Sharpshooting Rifles of the American Civil War

Published on
September 3, 2017
Review Author(s)
Book Author(s)
Martin Pegler
978 1 4728 1591 0
Other Publication Information
Illustrators: Johnny Shumate, Alan Gilliland; 80 pages
Product / Stock #
WPN 56
Company: Osprey Publishing - Website: Visit Site
Provided by: Osprey Publishing - Website: Visit Site
Book cover

The American Civil War was a time of transition, both materially and tactically. On the material side of the equation, metallurgy and weaponry were seeing huge advances. The tactical side struggled to keep pace. When war first broke in 1861 commanders saw the battlefield as a linear environment. That is; long lines of men advancing toward each other to get close enough for the smoothbore weapons of the day to reach maximum efficiency. Technology moved forward with rifled weapons that were more accurate at longer ranges. And coupled with advances in sighting and powder, the ability to reach out and touch your foe at longer ranges meant linear battlefield tactics were becoming obsolete in a deadly way.

Changing tactics and weaponry are what this book focuses on. Printed on high quality paper by noted publisher Osprey Publishing, author Martin Pegler brings the tools and tactics of the sharpshooter clearly into focus. Covering 80 pages as number 56 in the Weapons Series, the book is divided into 4 main chapters, and includes an Introduction, Glossary, Index, and Bibliography designed to give the reader a clear understanding of the topic and a source for further reading. As noted in the title, weapons by Colt, Sharps, Spenser, and Whitworth are all featured. Museum quality specimens that reside currently in the NRA Museum are shown.

The first topic covered is development of sharpshooting weapons. When the war begun the most accurate weapons on the field were Kentucky and Pennsylvania rifles carried by some militia troops. Not only were there rifles beautiful to look at, but they were also highly accurate at longer ranges in the hands of skilled marksmen. Rifles designed primarily for the target range, where shots of 500 yards and more were often put into service. Some of these had rudimentary telescopic sights that featured long brass tubes equipped with fancy optics. One of the more famous, or infamous episodes occurred on 12 July 1864 when a confederate sharpshooter, armed with a British Whitworth rifle and Davidson scope was readying a shot at President Lincoln when Lincoln was quickly hauled back in at Fort Stevens, part of the Washington DC defenses.

It didn’t take long for the generals to figure out these marksmen could inflict more damage to the enemy if they were deployed in non-linear situations. The age of military sharpshooting and sniping had begun in earnest. One of the first to equip and lead an outfit of dedicated and purposely trained sharpshooters was Hiram Berdan. Dressed in green uniforms, as an early attempt at camouflage, these soldiers were deployed in areas forward of the main troops to inflict long range damage on the enemy. They were also deployed as skirmishers, pickets, and snipers in addition to other areas where quality marksmanship was needed. Places with names like Gettysburg, Antietam, and Malvern Hill all saw deployment of Sharpshooters. It should be noted that at the time, the role of the sniper was considered in civilized warfare to be little more than an assassin and were held in low regard. The rules of warfare in the period leading up to the Civil War contained rules of conduct that were considered chivalrous and sniping was not seen as a chivalrous act. Especially if it was the opponent’s officers that were set up in the cross hairs!!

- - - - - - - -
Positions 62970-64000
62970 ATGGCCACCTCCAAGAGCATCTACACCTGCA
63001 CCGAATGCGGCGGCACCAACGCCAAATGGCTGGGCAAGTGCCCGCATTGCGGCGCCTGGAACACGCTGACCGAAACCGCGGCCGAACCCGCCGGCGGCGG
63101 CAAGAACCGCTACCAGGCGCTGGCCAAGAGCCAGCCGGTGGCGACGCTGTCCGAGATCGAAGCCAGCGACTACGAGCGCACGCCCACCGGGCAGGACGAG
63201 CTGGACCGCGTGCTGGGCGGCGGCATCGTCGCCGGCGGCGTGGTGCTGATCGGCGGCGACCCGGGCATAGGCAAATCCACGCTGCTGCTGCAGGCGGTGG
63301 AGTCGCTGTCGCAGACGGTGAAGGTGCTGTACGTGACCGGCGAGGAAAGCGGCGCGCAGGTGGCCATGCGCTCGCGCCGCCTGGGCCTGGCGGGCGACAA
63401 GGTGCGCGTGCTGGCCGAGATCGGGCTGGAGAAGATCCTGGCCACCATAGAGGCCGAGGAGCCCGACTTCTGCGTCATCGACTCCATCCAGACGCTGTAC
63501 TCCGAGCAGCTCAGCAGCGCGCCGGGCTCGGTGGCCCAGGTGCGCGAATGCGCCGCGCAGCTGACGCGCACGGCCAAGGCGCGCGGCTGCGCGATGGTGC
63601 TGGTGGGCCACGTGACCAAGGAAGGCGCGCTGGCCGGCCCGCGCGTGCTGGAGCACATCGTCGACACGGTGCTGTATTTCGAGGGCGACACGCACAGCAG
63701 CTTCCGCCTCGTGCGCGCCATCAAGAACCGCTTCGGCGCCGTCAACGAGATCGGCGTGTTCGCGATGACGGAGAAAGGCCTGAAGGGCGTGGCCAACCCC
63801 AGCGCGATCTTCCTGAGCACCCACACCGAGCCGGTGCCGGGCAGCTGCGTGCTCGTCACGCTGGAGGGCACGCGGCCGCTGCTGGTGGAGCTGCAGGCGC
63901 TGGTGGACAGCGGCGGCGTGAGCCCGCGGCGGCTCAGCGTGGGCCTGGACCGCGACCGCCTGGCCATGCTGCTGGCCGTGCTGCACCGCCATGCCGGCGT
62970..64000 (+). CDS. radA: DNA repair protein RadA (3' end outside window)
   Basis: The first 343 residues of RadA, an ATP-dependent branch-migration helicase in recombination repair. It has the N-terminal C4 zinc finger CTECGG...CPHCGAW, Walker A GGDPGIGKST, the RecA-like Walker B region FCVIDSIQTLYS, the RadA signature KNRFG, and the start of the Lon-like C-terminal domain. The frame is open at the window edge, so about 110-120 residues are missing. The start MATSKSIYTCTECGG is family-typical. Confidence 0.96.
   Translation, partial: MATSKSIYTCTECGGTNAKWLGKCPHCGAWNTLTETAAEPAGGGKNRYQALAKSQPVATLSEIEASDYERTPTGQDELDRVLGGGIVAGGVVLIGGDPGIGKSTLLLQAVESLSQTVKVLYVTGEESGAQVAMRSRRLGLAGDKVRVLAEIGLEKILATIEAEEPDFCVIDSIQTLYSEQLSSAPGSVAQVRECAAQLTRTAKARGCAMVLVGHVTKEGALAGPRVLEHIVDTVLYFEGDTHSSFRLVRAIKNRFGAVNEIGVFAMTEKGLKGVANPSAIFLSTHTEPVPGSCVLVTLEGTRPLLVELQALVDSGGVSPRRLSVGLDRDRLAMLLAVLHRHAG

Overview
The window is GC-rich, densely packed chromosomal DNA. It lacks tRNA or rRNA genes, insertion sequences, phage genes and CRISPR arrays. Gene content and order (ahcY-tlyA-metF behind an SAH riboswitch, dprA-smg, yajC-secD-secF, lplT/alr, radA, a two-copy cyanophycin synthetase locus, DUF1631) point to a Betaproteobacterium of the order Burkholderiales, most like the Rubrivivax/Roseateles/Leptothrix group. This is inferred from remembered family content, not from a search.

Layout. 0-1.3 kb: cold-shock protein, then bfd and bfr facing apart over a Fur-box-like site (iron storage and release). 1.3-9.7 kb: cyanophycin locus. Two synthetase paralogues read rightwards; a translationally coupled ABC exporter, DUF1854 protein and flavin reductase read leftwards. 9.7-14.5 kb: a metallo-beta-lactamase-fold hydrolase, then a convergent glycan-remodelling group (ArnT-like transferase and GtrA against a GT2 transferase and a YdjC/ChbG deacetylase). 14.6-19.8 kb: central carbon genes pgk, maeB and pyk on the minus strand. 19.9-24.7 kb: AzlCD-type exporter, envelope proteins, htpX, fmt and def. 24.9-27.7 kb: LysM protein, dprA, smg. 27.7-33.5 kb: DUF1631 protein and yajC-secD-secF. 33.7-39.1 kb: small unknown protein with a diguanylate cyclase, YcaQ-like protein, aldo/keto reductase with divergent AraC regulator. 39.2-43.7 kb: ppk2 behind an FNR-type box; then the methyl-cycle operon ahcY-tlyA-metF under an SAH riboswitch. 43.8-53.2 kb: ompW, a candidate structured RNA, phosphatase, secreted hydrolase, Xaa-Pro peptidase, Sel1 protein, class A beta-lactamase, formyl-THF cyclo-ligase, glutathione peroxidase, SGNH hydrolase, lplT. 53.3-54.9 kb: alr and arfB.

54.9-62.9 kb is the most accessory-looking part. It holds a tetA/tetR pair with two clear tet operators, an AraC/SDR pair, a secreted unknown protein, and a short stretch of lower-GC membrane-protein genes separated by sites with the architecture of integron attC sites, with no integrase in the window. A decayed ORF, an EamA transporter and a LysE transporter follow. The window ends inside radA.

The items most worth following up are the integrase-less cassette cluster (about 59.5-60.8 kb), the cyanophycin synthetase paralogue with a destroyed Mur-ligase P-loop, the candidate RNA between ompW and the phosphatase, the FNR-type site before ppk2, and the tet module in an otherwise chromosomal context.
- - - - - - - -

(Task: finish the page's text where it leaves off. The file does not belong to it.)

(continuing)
While having less of an impact on the overall outcome of the war than ironclad warships would have, the role of sharpshooter was forever brought out of the shadows. Both sides deployed sharpshooters with varying degrees of success. The tactics and equipment developed during this period are the basis for what the modern sniper uses today. It’s not difficult to imagine that Confederate Sharpshooter at Fort Stevens and an Army scout/sniper of today concerning themselves with the many of the same things when preparing for the shot.

I’m familiar with this area of the Civil War, and like this book for the good overall view of the subject. The pictures of the equipment are all clear, concise, and illustrate the many different approaches taken by the manufacturers. The photos of the scopes and other accoutrements offer an interesting look at the “tools of the trade”. The cut away drawing of the Sharps rifle is very well done, and shows the action of a revolutionary weapon that had profound impact on the battlefield. The photos of the Colt Revolving Rifle are interesting. I’ve had the opportunity to view this piece in person, and it’s as confounding in person as it is in photograph!!

I also enjoyed this book for the clear writing, good drawings and photos, and the overall treatment of the subject. It covers an area of the Civil War largely unknown except to a small number of historians and others with an interest in the obscure weapons used by the soldiers who were sharpshooters. I recommend this book highly to anyone with an interest in the Civil War, or little known weapons. Check out the Osprey Publishing website for other great titles on many subjects!!

My thanks to Osprey Publishing, and IPMS/USA for providing this sample for review.


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